Suriname to call for a new oil auction
Staatsolie CEO (Ag), Annand Jagesar
By Kaieteur News
Petroleumworld 03 29 2021
Governments around the world make big money when they award oil and gas contracts by open, competitive bidding processes. They also ensure that when such a process is upheld transparently, the best and most eligible companies are chosen to do the job.
This is the process that Surinamese state-run oil company Staatsolie has taken, as it has announced that “in the near future” oil blocks onshore of the country will open up for public auction.
It was Annand Jagesar, the acting Chief Executive Officer of Staatsolie who had revealed these intended plans during a panel discussion at the Guyana Basin Summit (GBS), last week. GBS was a virtual three-day oil and gas conference, which concluded on Friday, last. It was aimed at delivering networking and valuable insight into the region's potential, its challenges and the road ahead.
Although the CEO did not give specifics on the size of the oil blocks, he indicated that the blocks are located East and mid-East onshore Suriname. He had also asked potential investors and international oil companies (IOCs) to express their interests through Staatsolie.
Jagesar had also revealed that Staatsolie had recently closed the bids for eight oil blocks offshore of Suriname. These eight blocks in total, offer over 13,524 km2 of unexplored, but “highly prospective” acreage in the western part of offshore the Dutch-speaking country.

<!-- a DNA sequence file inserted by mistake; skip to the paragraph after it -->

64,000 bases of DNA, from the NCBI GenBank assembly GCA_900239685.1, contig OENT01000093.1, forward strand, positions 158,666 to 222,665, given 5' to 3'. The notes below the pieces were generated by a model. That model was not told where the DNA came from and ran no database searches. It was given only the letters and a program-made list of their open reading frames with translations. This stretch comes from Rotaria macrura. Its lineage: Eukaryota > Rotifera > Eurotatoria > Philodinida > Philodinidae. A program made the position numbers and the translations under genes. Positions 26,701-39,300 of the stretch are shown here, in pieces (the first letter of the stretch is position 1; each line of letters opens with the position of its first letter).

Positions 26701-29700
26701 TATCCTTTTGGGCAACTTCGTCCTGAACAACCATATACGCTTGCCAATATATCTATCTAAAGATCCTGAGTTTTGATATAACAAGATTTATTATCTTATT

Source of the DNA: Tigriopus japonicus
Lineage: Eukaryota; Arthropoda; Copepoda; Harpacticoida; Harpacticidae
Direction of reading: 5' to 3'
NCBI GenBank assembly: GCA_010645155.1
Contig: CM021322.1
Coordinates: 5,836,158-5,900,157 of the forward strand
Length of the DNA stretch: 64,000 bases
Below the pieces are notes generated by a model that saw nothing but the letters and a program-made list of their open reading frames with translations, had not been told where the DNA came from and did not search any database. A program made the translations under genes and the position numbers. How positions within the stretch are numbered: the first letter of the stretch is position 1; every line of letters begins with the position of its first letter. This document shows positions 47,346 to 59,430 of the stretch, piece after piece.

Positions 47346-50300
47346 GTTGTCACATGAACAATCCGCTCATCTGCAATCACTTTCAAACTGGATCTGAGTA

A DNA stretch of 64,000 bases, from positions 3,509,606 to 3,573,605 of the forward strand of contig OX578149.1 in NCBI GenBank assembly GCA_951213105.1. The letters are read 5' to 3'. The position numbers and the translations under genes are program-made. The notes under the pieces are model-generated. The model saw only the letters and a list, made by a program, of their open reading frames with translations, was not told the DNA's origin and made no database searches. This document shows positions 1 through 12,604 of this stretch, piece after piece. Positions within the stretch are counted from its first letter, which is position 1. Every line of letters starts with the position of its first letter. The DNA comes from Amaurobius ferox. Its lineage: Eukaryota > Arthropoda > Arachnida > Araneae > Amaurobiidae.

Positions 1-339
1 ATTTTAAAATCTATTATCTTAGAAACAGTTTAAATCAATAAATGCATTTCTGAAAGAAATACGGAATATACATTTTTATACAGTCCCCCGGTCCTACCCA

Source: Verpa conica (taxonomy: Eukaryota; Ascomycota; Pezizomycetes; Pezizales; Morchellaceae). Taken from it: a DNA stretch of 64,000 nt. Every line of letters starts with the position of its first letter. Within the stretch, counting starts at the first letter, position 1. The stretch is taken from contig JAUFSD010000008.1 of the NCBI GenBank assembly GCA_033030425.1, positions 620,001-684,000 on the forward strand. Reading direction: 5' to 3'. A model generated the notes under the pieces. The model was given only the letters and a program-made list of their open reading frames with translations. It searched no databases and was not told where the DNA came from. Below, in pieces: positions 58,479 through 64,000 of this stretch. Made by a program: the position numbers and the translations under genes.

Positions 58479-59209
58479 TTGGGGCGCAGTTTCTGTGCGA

Notably, these eight blocks are located in the Guyana-Suriname basin, where Guyana's Stabroek Block, ExxonMobil and its consortium of oil companies have made 18 discoveries, totaling to in excess of nine billion oil equivalent barrels. The Suriname government now wants to capitalize on Guyana's finds, which have led them to bid those unexplored blocks.
Capitalising even further on its opportunities, Staatsolie has been studying a large shallow water acreage offshore Suriname, for which it has amassed a wealth of data. On its website, the state-run oil company explained how its work in the near shore areas, though not yielding material discoveries, have already done enough to confirm the “potential” of oil in the coastal area.
Kaieteur News had reported on how data amassed about certain areas could increase the value of the acreage. It is for the same reason that Guyana has been urged by industry experts to ensure it publishes data on relinquished blocks as soon as possible.
Notably, the country could rake in hundreds of millions of dollars in signing bonuses for the shallow water block(s). It has already started to do so for its blocks since ExxonMobil's continued de-risking of the Guyana-Suriname basin.
For instance, Total agreed to pay Apache US$100M for a 50 percent stake in the 1.4 million acre Block 58. That amounts to more than five times the paltry US$18M Guyana took from ExxonMobil for the 6.6 million acre Stabroek Block.
Many have criticised Guyana's contract with ExxonMobil as lopsided and unfair to the people of Guyana. Global Witness has calculated that the poor terms would cause the country to lose US$55B over the life of the contract. It has criticised Guyana's leaders for the part they played in the signing away of the massive concession to the multinationals, ExxonMobil, Hess and CNOOC.
Despite facing international and local condemnation, neither of the major parties has shown interest in securing better terms for the people. ExxonMobil has even boasted that it has received assurances from the parties that the contract will remain intact, and that its projects will be allowed to move forward.
Story from Kaieteur News
kaieteuronline.com 03 27 2021
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